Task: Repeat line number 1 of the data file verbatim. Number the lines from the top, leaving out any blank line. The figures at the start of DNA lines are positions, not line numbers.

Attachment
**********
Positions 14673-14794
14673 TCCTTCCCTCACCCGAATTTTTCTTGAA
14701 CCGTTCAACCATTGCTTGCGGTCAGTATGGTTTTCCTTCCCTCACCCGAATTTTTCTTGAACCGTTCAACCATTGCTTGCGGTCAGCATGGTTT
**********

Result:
Positions 14673-14794